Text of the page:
On Pinball, Bee Season and Starting Out as a Writer

Myla Goldberg, professional author and Oberlin alum (’96), has just beaten my ass at pinball—not just once, but three games in a row. Not only that, but she also managed, simultaneously, to playfully reference the smarmy character in her novel Bee Season who introduces the district spelling bee (in a passage she read Thursday night) by quipping, “Pinball isn’t a competition. It’s a celebration.”

Well, I wouldn’t go quite that far, but it can be a ritual. After a while, taking a break from your 200 pages of reading to play a little Johnny Mnemonic can be comforting no matter how well you actually do.

“We had such good pinball games,” Myla Goldberg says, grinning. “The highlights of my four years of pinball when I was at Oberlin were: Doctor Who, which is an awesome game; Funhouse, that’s a really good one too; and Bride of Pinbot. I’m a big pinball fan.”

We sit down for a discussion Friday evening in DeCafé—where, Myla informs me (to my shock) there used to be a smoking section! But while there are some notable differences, Oberlin doesn’t change all that much. “Walking around I’m actually hallucinating friends of mine,” Myla laughs, “I’m seeing people that I swear are the people as I knew them in college. But that could just be a fashion thing.”

College can be comforting because it provides a structure, and like many Obies I find myself apprehensive about the unstructured future that lies on the other side of graduation. As someone who made a remarkably quick transition from college to professional success, I was curious about Myla’s post-Oberlin experience and how this led to the publishing of Bee Season. Her answer was both thorough and inspiring.

“Writing’s all I’ve ever wanted to do, period. I just knew from college onward that I’d want to construct a life where I’d be able to write.” She spent a year in Prague, living cheaply, teaching English to ex-Communist officials, and writing.

“My very first novel—not Bee Season—was written in Prague, and after a year I moved to New York.” She took a series of jobs, but none worked out, and she was eventually fired from the production of a “Steven King horror movie.” It had some unintended benefits, such as placing her on unemployment for six months, a “dreamy period” that allowed her to finish her first novel. “This was a grant as far as I was concerned,” she laughs.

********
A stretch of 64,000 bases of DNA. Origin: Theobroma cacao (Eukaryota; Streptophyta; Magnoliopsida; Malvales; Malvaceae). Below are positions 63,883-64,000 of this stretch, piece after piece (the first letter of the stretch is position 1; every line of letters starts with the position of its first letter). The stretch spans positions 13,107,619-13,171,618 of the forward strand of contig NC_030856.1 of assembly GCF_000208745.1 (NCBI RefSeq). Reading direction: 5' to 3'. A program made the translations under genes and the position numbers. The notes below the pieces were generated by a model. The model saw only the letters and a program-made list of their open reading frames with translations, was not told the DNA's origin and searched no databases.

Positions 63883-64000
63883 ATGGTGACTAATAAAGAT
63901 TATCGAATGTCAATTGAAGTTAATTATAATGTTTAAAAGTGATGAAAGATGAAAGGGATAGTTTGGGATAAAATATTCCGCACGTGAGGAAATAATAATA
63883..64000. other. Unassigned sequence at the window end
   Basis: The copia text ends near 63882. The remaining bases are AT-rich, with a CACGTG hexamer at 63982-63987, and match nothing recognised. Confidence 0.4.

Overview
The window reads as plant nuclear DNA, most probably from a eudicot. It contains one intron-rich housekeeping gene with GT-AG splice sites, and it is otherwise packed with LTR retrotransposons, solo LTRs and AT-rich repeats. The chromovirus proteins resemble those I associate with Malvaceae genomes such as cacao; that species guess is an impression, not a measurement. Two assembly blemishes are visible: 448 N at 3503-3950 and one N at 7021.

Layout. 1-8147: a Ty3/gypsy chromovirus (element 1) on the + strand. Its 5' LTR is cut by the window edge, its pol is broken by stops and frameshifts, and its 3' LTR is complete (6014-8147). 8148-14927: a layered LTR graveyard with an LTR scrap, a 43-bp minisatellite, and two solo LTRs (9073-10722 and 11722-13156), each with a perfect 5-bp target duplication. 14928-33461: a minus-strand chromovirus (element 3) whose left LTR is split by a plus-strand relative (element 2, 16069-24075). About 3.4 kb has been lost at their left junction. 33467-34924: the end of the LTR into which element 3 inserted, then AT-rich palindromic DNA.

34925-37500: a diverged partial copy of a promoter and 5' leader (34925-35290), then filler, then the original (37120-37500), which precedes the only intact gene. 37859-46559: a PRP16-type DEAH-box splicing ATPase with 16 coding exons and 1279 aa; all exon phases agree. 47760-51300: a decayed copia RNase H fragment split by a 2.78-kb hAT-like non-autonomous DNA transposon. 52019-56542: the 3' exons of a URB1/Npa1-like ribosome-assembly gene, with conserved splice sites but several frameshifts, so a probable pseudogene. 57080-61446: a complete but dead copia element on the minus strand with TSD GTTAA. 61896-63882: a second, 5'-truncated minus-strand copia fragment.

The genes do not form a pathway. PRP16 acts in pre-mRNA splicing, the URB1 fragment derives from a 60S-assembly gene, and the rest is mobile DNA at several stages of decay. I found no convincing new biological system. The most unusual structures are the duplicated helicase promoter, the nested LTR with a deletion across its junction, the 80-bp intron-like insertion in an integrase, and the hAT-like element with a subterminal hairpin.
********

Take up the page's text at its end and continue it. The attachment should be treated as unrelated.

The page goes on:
“My first novel, about an Eastern European circus at the dawn of World War Two, got me my agent, who sent it around to publishers. After a year and a half of encouraging rejection letters, we decided there was nowhere else to send it. By then I had already started working on Bee Season.”

After unemployment ended, Myla contacted her old boss when she was interning and got work as a “freelance reader,” which involves reading books and saying whether or not they would make good movies. “I didn’t get to do any of the kind of fancy things you do in New York, but it gave me time to write,” she says. “If you want to write, choose a job that gives you time rather than money. You’re going to have to pick at first. It was with that time that I was able to write my second novel, this one, which became my first published novel.”

What about getting a job as an editorial assistant for some magazine, I ask. Myla is vehement in her reply.

“That’s the worst thing you can possibly do. That’s going to use the exact same energies and the exact same part of your brain that you’re going to need for writing. You can write on weekends, but that’s going to be hard to do if you’ve already used that part of you up. It’s finite. I wanted to try to find a job that required as little of me as possible, that I did not give a shit about, so I could save energy for the thing I did care about, which is writing.”